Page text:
Daughters: Strong Women Don't Share Their Struggle
Daughters: The Struggle will not be televised.
Growing up, we didn't have a lot of money. Now, I was more fortunate than others in this area, as I was able to go to pretty decent school and had a lot of love in my home. This was especially evident during the holidays; whether it was Christmas tree decorations or driving through the neighborhood looking at lights, my Mom created traditions that I would remember to this day and didn't cost us a dime. I never really felt like we were strapped for cash. I never really went without. All I knew was that Mommy went to work so we could have nice things and food to eat. I never really asked about anything else...I didn't need to.
I wrestled with this quote. Sat on it a few days before I decided to write about it. I feel like it's walking a fine line; we want our children to be strong, so naturally teaching them the ways of the world could help that, but we also want to shield our children from as many hardships as we can, giving them the chance to be kids. We reason with ourselves that waiting until they grow up to share our struggles and triumphs is the right move. Maybe it is the right move, or...maybe that's too late.
I didn't really understand how strong my mother was until she died.
Harsh Facts. I mean, I always knew she was not to be tried, but that was a different type of strength. I'm talking about the depths of her. She did share her story...I didn't understand the complexities of womanhood. As a child, I didn't get her perseverance and determination to shield me from the struggles of life...she was just keeping me from doing what I wanted, right? Ah, to be a kid again.
Not hearing her voice everyday has left an important silence in my life that leads me down a path of investigation into our relationship. When I realized I really didn't know Cassandra, I became curious. I had come into her life well after she has established herself as the residing Queen of our family. I never had the chance to kick it with the young, adventurous woman I was finding in dozens of photos I discovered going through her belongings after she left us. How did I not know this woman climbed mountains?!? She was a socialite?!?! She had BROWN hair?!?! Who was this woman? I figure these are all conversations we would have had as two adult women later in my life, but we never really got there. It was complicated.
We had the typical mother/daughter struggles, however lately I've seen the encounters through a different lens. Being a Mom myself, I'll be standing in her place one day soon, with a teenage girl thinking I'm not cool, and I'll have to make decisions that could impact the depth of my relationship with my daughter too. Will sharing about my past strengthen our relationship, or will it fall on deaf ears? As a teenager, I was self-absorbed...it wasn't the right time, but I wished my Mom would have tried anyway.
Show her your strength through vulnerability.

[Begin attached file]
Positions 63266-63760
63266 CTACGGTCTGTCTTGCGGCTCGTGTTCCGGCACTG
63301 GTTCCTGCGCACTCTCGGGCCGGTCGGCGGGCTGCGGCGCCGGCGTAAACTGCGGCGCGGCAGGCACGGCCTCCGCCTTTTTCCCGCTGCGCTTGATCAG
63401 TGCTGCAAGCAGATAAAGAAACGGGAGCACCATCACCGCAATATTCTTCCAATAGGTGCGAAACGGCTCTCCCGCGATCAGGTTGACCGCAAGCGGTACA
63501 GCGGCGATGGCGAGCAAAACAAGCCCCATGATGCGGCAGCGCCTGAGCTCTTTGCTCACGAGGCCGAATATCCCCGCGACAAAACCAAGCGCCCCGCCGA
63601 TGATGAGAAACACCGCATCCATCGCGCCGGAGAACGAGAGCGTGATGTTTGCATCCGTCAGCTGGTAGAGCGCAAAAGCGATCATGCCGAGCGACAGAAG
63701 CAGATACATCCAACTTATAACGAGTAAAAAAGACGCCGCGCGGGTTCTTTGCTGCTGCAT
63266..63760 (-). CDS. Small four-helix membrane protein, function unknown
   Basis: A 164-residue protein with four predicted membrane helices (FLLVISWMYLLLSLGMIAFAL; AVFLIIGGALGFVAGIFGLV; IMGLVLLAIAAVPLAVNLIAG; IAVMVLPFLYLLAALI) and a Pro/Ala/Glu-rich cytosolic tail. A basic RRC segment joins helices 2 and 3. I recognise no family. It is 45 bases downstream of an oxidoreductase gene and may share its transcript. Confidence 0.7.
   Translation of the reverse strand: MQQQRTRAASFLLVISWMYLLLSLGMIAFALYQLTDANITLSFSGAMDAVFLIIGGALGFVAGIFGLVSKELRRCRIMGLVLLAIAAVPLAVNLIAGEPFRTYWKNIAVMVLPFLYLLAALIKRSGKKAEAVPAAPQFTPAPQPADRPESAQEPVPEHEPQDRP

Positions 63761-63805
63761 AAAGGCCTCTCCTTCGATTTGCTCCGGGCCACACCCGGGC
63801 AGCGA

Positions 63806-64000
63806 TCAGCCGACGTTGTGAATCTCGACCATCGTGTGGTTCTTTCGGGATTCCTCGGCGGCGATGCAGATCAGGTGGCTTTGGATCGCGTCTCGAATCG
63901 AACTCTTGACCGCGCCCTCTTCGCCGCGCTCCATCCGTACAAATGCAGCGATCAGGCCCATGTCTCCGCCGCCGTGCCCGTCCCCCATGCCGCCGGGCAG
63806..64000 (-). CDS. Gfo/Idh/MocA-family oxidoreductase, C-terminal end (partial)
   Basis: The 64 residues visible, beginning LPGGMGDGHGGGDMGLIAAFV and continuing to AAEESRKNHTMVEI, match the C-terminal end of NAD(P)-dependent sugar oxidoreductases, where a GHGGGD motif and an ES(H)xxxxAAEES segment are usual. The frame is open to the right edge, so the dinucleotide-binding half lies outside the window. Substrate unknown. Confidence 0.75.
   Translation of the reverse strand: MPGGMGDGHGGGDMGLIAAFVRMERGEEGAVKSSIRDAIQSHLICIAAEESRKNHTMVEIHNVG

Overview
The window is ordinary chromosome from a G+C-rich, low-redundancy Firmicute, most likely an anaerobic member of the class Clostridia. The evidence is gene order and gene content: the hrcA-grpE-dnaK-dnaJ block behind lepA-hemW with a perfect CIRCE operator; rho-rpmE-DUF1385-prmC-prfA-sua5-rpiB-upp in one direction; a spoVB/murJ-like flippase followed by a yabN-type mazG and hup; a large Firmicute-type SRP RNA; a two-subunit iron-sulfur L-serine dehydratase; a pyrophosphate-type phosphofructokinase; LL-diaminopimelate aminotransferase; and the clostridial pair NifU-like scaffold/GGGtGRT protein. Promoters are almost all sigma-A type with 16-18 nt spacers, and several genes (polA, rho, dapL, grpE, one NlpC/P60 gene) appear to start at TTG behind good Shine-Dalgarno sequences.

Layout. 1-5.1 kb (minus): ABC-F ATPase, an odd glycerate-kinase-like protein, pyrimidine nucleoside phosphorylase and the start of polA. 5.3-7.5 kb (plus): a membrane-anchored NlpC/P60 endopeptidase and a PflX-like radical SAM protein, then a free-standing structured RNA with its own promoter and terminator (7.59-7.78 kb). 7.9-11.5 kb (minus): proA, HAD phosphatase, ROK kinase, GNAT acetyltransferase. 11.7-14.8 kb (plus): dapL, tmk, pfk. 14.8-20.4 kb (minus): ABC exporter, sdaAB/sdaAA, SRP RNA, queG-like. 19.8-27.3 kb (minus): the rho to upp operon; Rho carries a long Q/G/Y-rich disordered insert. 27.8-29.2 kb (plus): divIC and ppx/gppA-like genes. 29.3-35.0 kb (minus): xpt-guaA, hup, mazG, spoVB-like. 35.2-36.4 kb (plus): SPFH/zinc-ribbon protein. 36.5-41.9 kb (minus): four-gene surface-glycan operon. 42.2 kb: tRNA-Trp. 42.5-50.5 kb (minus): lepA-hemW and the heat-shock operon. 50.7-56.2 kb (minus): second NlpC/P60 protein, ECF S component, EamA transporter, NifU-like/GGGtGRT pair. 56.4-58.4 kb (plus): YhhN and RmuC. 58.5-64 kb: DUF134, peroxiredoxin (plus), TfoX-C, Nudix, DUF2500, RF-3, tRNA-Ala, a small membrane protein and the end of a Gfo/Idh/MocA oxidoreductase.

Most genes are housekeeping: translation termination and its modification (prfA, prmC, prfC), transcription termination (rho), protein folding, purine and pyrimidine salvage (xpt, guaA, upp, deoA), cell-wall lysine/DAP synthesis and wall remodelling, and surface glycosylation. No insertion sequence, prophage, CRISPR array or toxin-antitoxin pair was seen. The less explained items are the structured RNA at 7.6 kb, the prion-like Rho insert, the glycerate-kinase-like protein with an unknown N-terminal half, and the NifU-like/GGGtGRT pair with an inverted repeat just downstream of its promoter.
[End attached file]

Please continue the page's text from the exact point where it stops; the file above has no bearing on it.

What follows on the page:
I always wanted a daughter. I wanted someone who could be my mini-me...and I got her. I have a love for my daughter that is indescribable. She is the epitome of beauty and innocence. I am amazed daily by her imagination and drive. She is strong...but she is my baby. I want her to go through life with minimal hardships, and I feel the need to protect her. I've created that safe bubble around her, so we go through our lives and she knows Mommy's got her back. But I want her to know Me. Every day isn't perfect, and that's OK. She needs to know that. I need to prepare her for that.
I don't really share much about my LBM (Life before Mommy) with her just yet...she's only 4, but it's not lost on me the importance of doing so as she grows. She could learn a lot a lot from my past struggles and triumphs. There's so much strength in sharing the struggle...in the right way, I wander back to that quote and I'm torn on the steps I need to take to protect her innocence and let her into my life. To compromise and make sure I stay connected with her as she blossoms into this amazing human being, I'm focusing on showing her more of me every day, even in subtle ways, keeping this in mind:
- Try to Be Transparent
Life is hard. It really is OK to talk to your kids about real life. There's a lot happening in this world, and on some scale-they need to know.
- Show her Strength through Vulnerability
My absolute favorite focus. Sometimes you have to let go to grow. This can be super uncomfortable for some of us. Embrace the fears and unknown.
- Love her Fiercely and Unapologetically
As if there is any other way. I won't dim her light or my love for her. I vow to lift her up and have her back even when it's uncomfortable. bring it on teenage years!
I didn't really understand how strong my mother was until she died, and I really wish I had gotten to know her better. I'm discovering her more and more now through my relationship with my daughter, and it's a very special bond to share with them both.